RIM's survival means all business for BlackBerry

RIM's survival means all business for BlackBerry

Summary: RIM needs to get back down to business in order to have a fighting chance for survival and continued relevance in the mobile industry.


This morning, ZDNet's Editor in Chief, Larry Dignan, posted what I would describe as a group intervention for Research In Motion. The consensus from the ZDNet crew is that RIM needs to get back down to business in order to have a fighting chance for survival and continued relevance in the mobile industry.

Despite my reputation as being something of a RIM-basher, I want to just say this: when I was a BlackBerry user, I loved being a BlackBerry user.

In terms of how the device kept me in touch with my company and was able to keep all my appointments and contacts in check, there was -- and still is -- nothing better in terms of a replacement product that fills the function of what a BlackBerry does for an enterprise user.

So why did I leave the fold? Because I was instructed to terminate my service by my employer two years ago. BlackBerries were now reserved strictly for upper management.

The cost of maintaining so many of the devices in the field was just too high, and it became the target of an overall cost-cutting plan of less-than-critical expenses across the board.

Instead, I was issued a regular cell phone for making company calls and we entered a company-wide managed mobile plan.

Given that I was faced with having to purchase my own data communications device, I decided to go with a product that was more modern in terms of software and applications offered, an Android device. And I've been sticking with Android devices ever since.

My situation is not unique. Many companies are doing the same thing -- abandoning the BlackBerry phones in droves and looking at other solutions, such as iPhones and Androids to fulfill the same or similar role.

To be perfectly honest, I am not at all confident that Research in Motion can be fixed. I've already spelled out scenarios for which the company is likely to meet its end, why it has ended up in the place that it is now and what the significance of its demise actually means for the mobile industry.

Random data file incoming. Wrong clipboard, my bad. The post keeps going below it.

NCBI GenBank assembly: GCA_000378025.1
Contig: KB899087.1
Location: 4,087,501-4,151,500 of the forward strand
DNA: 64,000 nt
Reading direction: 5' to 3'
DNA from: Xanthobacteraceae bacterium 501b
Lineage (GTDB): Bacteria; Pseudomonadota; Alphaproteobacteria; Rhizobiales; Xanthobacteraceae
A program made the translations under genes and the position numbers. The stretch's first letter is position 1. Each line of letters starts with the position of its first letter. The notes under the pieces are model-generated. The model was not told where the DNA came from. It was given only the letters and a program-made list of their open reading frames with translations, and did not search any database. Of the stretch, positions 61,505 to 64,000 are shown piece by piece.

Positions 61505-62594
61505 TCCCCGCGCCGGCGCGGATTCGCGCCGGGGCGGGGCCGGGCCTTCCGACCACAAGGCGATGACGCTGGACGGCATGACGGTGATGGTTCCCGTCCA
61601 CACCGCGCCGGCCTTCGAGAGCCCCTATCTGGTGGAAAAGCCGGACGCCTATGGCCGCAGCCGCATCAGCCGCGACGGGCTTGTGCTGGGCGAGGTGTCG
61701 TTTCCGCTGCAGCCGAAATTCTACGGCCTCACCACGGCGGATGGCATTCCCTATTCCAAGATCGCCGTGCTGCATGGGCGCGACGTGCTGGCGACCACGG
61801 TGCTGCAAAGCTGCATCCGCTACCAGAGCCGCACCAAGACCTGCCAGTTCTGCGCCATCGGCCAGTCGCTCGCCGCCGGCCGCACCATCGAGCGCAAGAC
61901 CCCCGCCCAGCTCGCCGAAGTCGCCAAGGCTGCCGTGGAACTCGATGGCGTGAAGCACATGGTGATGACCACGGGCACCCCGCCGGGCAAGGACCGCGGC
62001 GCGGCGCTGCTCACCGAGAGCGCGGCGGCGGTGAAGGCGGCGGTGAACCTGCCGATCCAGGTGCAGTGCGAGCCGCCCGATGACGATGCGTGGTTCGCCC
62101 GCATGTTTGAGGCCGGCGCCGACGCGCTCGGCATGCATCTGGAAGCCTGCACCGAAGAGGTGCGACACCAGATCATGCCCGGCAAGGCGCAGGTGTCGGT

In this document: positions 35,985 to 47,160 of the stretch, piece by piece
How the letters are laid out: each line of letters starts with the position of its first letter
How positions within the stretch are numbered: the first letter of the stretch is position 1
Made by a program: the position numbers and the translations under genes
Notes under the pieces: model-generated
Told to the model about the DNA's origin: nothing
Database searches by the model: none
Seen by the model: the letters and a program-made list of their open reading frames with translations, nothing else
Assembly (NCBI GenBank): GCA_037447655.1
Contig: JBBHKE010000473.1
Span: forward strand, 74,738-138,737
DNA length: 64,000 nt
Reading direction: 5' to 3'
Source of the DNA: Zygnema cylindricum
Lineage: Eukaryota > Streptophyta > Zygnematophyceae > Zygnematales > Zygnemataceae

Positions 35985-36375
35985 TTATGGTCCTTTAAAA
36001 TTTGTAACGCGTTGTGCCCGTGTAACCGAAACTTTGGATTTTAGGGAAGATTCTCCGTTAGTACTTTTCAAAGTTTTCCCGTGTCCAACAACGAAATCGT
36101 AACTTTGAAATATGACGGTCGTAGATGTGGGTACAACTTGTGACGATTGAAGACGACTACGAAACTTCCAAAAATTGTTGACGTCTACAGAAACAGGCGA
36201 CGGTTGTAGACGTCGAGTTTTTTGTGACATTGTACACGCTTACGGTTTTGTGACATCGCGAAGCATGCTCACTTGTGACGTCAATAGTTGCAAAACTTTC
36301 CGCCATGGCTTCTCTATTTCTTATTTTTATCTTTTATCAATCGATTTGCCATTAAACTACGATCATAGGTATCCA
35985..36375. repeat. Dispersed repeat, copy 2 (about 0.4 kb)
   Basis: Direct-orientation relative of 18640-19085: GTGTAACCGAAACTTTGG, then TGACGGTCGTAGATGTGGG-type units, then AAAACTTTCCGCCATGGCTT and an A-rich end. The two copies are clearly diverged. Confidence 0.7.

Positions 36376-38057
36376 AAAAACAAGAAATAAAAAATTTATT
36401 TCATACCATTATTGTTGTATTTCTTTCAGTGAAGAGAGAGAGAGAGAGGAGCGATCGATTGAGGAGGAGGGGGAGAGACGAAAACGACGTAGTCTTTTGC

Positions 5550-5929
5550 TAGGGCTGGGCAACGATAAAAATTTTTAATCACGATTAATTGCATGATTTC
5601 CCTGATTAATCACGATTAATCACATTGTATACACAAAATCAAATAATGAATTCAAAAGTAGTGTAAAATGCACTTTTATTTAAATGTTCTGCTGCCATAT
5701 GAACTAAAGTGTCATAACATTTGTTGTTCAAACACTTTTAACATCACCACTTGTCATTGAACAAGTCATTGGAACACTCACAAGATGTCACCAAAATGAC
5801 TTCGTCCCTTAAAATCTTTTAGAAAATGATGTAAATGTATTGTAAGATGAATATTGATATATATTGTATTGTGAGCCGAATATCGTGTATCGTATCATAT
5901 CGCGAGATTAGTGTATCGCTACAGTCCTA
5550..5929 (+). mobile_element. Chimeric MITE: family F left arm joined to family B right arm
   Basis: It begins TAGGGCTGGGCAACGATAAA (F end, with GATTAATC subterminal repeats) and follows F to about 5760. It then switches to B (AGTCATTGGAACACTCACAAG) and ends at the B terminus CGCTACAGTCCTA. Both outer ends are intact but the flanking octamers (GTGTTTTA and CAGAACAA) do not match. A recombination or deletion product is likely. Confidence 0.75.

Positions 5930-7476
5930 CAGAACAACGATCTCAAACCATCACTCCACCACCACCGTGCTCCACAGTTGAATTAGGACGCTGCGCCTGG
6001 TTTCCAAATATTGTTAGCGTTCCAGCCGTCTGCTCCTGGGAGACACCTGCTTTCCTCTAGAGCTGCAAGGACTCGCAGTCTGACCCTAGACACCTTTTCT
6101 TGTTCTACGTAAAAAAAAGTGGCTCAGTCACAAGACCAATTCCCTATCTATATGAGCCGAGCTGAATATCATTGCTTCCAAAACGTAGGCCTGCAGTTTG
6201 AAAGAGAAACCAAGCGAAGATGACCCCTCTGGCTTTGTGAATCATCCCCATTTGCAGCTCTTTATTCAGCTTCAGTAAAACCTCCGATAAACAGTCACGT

But let's take a leap of faith here and say that RIM can be fixed. The question is how do you fix it.

Well first, you throw the two no confidence Co-CEO Bozos Lazaridis and Balsillie out the door and replace them with hungrier and more dynamic management that are willing to take greater risks.

But as Larry Dignan said, that will feel good for a whole ten minutes and then the real issue of what to do with the company is thrown front and center.

There are two primary areas of weakness where RIM has exposure now. In the consumer handset space, they are getting creamed by Apple and the Android hordes at a highly accelerated rate -- one which they have really no hope of regaining at all -- and are also losing a war of attrition to Apple and Android on the enterprise side at a much slower, but still damaging pace.

If I were the new management at RIM, I would immediately exit the consumer market in countries in which BlackBerry consumer handset product has been pushed into near irrelevance. This includes the United States.

I would halt production of consumer oriented handsets and only make enterprise-oriented ones, and I would also eliminate the BIS service as to take strain off the aging BES infrastructure which has shown severe issues with scalability and reliability in the last two years.

The PlayBook, which has become a total consumer flop, should also be pulled from the consumer market and actions should be taken to secure enterprise partners that can develop real business applications for it and the forthcoming BlackBerry 10 QNX-based handset OS.

This may include courting the SAPs and the Oracle's of the world, as well as specialized vertical integrators for key markets (Financial, Industrial, Communications, Transportation, Telecommunications, Government) that can go to town with the native C++ and the Webworks SDKs.

The BlackBerry network operations centers and the core infrastructure and software which runs the secure push messaging needs to be overhauled and optimized for the new QNX OS.

Additionally, this infrastructure needs to be made accessible to other mobile operating systems, such as Android, iOS and Windows Phone 7, in order to diversify RIM's income stream while QNX attempts to gain traction in the marketplace.

And I'll throw another thing out there -- the company may actually want to consider strategically outsourcing all of this NOC and datacenter infrastructure to an IT company that specializes in this sort of thing rather than trying to keep it alive just by itself in an effort to cut costs and focus on what they actually do well.

Finally, I'll add the painfully obvious to the list, which is preparing the company for asset divestiture. This may mean selling off the company in piecemeal fashion to firms like Google, Samsung and HTC, who will need RIM's mobile patents and other ICAP to defend themselves against further patent warfare from Apple and Microsoft.

I can potentially see Google wanting to buy the patents and perhaps the secure messaging infrastructure, whereas a company like Samsung or an HTC may only want the patents and the hardware. QNX would likely have to be divested to a separate concern, such as an automotive industry player that needed a real-time OS.